Needless to say, however, I was worried about Thursday night. During the time-slot designated to Period 3 when I have the above-mentioned student, sure enough Mr. MeanGuy shows up. I go through my spiel and end with the following: “Since tonight is not a conference night, I cannot take the time to answer individual questions about your child’s performance, but please feel free to e-mail me with questions, or you can schedule an appointment through our Guidance Department for an after-school conference.” I said this same thing to each class of parents that night, as well as to any parent asking specific questions. The administrators of our school insist that we do not treat Back-to-School night as a time for conferences, and I willingly oblige.

It was following my very clear final statement and dismissal to the next “Period” that Mr. MeanGuy approached me. He is taller than I and thick like a line-backer – altogether pretty intimidating even before opening his mouth. And then he opened his mouth. He began pointing his finger in my face and accusing me of being unfair to his son. His accusations were not only false but very disrespectful – all in front of many other parents in my classroom. I felt like crawling into a hole and disappearing.

In the interest of being respectful and professional, I answered with the same not-a-conference-night statement I had just made. He didn’t accept right away, continuing to berate me right there in the front of the room. I insisted again that he’d have to schedule a conference and he finally left.

I can’t stop replaying the whole scene over and over again, trying to rewrite my part. What would the bad-ass me have said? How might I have laid into him with the searing words of the strongest females on the big and small screens? I’ll never know.

Life isn’t a movie. Things happen and we either work to overcome them or we don’t. Sure, it would be great to be able to write it all out, plan it to the tee and cook up some awesome one-liners in the process. But that would mean we’d know the ending – and what’s the fun in that?

Coming Out Again and Again

closet_monster

What many outside the LGBT community don’t realize is that “coming out” doesn’t just happen once. It is not set and sealed after only one awkward conversation. And while each “coming out” conversation did get easier for me, it still had a way of making me feel like I was odd – like I had to clarify my life against the norm.

When I graduated from college and got my teaching job, I made the decision to not be forthright with my lifestyle right away. I was in a new state in a new setting. I did not know a single soul at the school and, to be honest, I was scared. I was afraid of what the other teachers might say behind my back. I was afraid that students would find out. And most of all I was afraid that parents would rise up against me, pitchforks in hand, ready to have my head. It wasn’t until my second year at the school, after I had made some good friends, that I came out. I didn’t even think too much about it. One day, the conversation offered up an opening and I took it. What was surprising (or perhaps not at all so) was that my new friends almost seemed bored with the news. Like, “Yeah, so? And I’m straight.” It was great! I didn’t feel odd. I just felt like it was normal. And that was when I started to realize that it is normal.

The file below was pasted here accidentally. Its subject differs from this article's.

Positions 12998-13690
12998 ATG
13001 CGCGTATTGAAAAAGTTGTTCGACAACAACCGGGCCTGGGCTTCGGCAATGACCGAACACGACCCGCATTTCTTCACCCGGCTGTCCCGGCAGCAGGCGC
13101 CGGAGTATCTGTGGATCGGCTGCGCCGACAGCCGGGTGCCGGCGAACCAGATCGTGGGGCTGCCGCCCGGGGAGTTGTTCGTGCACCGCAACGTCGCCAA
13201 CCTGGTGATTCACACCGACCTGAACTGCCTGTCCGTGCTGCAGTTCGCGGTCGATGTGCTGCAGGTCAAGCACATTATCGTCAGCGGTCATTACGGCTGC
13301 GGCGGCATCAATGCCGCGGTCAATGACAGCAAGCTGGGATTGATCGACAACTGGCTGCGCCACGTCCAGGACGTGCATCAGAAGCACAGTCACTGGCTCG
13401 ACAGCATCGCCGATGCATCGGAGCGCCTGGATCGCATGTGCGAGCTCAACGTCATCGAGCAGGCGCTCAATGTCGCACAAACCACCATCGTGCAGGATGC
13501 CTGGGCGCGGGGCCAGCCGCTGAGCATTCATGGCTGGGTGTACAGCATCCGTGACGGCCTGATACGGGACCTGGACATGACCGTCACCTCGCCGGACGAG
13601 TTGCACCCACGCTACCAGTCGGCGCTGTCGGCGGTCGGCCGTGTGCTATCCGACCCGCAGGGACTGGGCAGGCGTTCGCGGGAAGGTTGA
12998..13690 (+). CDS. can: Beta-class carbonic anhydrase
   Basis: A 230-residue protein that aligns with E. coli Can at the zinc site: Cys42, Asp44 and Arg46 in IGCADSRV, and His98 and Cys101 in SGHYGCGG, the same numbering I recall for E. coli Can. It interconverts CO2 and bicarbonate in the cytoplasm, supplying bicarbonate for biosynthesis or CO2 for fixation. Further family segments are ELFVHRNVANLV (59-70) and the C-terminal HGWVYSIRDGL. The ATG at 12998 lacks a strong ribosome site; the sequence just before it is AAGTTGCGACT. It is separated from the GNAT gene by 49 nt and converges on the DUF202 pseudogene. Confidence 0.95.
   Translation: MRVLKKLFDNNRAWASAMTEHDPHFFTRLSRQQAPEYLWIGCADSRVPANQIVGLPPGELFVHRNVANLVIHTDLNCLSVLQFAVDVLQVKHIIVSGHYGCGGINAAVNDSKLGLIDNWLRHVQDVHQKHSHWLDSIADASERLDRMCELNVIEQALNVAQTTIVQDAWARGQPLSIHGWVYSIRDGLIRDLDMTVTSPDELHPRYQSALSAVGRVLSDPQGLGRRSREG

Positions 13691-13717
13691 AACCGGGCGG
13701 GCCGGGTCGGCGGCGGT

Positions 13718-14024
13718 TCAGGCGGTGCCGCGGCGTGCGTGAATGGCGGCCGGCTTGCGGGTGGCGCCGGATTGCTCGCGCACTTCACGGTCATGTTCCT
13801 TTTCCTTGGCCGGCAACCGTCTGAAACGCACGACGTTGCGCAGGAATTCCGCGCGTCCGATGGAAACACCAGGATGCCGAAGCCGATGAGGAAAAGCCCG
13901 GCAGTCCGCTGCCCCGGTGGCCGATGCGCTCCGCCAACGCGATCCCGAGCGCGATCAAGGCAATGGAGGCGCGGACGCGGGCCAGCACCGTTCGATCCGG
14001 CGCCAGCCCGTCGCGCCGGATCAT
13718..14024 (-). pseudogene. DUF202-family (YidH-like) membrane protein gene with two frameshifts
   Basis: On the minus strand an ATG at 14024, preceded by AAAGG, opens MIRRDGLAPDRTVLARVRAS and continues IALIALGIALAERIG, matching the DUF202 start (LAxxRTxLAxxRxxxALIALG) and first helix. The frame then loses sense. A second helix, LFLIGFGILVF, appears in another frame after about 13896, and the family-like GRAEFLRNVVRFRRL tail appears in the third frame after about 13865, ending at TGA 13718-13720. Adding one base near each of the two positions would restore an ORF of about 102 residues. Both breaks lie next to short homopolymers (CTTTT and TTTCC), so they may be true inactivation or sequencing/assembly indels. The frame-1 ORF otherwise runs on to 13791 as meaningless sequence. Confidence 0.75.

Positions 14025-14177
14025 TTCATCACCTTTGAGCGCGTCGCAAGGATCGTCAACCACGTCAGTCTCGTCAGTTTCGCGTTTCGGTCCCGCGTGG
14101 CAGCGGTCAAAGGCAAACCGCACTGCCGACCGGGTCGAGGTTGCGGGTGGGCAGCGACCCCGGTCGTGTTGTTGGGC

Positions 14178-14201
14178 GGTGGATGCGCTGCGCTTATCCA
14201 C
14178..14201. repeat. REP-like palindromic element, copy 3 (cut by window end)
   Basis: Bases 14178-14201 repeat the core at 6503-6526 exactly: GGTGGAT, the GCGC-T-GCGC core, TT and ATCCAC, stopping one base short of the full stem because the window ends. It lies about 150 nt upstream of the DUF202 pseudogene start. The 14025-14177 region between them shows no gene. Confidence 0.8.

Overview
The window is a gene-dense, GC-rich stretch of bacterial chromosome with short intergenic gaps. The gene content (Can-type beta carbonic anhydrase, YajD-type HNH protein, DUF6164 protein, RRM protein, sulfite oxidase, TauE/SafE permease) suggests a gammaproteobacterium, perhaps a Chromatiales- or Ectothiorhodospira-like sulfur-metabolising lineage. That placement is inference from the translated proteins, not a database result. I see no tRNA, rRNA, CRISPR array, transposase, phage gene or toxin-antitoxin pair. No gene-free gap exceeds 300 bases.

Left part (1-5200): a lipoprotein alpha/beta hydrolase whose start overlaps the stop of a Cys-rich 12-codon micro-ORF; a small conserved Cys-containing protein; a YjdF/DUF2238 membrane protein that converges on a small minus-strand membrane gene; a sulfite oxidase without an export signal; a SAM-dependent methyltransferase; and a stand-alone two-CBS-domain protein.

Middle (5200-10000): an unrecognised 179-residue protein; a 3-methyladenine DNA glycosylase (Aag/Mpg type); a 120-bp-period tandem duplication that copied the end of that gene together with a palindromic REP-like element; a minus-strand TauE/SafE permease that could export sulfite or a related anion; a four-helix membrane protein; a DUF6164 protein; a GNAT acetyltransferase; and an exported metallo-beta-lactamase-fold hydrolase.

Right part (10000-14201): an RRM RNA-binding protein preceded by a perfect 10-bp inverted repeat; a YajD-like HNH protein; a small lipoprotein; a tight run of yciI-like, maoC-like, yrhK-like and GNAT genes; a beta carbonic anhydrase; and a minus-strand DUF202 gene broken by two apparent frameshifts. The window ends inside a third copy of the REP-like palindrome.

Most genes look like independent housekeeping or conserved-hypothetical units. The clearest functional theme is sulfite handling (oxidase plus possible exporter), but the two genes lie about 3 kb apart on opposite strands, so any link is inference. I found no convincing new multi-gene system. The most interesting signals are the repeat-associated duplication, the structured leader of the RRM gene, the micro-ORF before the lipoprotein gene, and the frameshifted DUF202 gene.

My sister once said to me, “Why would you ever hide being gay? I don’t understand why anyone would want to hide who they really are.” I explained to her that, while I agreed with her in my head, my heart fought back. Coming out to family can be difficult enough. But being out from the get-go to co-workers and strangers leaves the heart vulnerable. We put ourselves out there for ridicule, criticism and hate every time we step out from behind the closet doors.

That same year that I came out to my co-workers at school, another female teacher in my building brought in pictures of her new baby girl. I was pretty confused at first – I didn’t remember this woman being pregnant. I didn’t work directly with her and rarely saw her throughout the week, but I was sure I would have been aware of a pregnancy. As I flipped through the photos of the beautiful baby in the hospital, one photo made my breath catch. It was a picture of a woman in a hospital bed holding the newborn girl, while my co-worker smiled proudly beside both. She was gay! I was so exhilarated I couldn’t even speak. I learned a valuable lesson that day: Sometimes we step out of the closet waiting for the attack of the Monsters, but we forget to look for the company of a Friend.

“I have been and still am a seeker, but I have ceased to question stars and books; I have begun to listen to the teaching my blood whispers to me.” –Hermann Hesse